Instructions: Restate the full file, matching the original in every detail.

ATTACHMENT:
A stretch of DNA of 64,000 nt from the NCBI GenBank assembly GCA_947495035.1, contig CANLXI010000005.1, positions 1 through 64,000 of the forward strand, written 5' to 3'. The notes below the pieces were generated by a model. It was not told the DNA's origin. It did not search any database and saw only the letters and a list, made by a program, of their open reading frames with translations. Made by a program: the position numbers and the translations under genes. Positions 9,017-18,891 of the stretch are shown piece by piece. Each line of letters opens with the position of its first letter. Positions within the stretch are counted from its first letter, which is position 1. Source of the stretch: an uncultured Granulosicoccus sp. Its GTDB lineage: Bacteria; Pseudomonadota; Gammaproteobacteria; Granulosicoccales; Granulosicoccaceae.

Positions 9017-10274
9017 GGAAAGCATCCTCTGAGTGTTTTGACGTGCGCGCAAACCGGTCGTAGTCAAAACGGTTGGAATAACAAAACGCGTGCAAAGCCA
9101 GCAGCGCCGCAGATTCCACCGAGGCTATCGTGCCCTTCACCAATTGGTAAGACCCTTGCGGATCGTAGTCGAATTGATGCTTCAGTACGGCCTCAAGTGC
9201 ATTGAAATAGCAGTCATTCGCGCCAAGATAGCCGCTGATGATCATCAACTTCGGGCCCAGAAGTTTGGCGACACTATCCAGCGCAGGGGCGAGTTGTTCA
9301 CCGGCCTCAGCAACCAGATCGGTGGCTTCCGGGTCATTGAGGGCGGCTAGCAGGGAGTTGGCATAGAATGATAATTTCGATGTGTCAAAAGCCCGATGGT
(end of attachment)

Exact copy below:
A stretch of DNA of 64,000 nt from the NCBI GenBank assembly GCA_947495035.1, contig CANLXI010000005.1, positions 1 through 64,000 of the forward strand, written 5' to 3'. The notes below the pieces were generated by a model. It was not told the DNA's origin. It did not search any database and saw only the letters and a list, made by a program, of their open reading frames with translations. Made by a program: the position numbers and the translations under genes. Positions 9,017-18,891 of the stretch are shown piece by piece. Each line of letters opens with the position of its first letter. Positions within the stretch are counted from its first letter, which is position 1. Source of the stretch: an uncultured Granulosicoccus sp. Its GTDB lineage: Bacteria; Pseudomonadota; Gammaproteobacteria; Granulosicoccales; Granulosicoccaceae.

Positions 9017-10274
9017 GGAAAGCATCCTCTGAGTGTTTTGACGTGCGCGCAAACCGGTCGTAGTCAAAACGGTTGGAATAACAAAACGCGTGCAAAGCCA
9101 GCAGCGCCGCAGATTCCACCGAGGCTATCGTGCCCTTCACCAATTGGTAAGACCCTTGCGGATCGTAGTCGAATTGATGCTTCAGTACGGCCTCAAGTGC
9201 ATTGAAATAGCAGTCATTCGCGCCAAGATAGCCGCTGATGATCATCAACTTCGGGCCCAGAAGTTTGGCGACACTATCCAGCGCAGGGGCGAGTTGTTCA
9301 CCGGCCTCAGCAACCAGATCGGTGGCTTCCGGGTCATTGAGGGCGGCTAGCAGGGAGTTGGCATAGAATGATAATTTCGATGTGTCAAAAGCCCGATGGT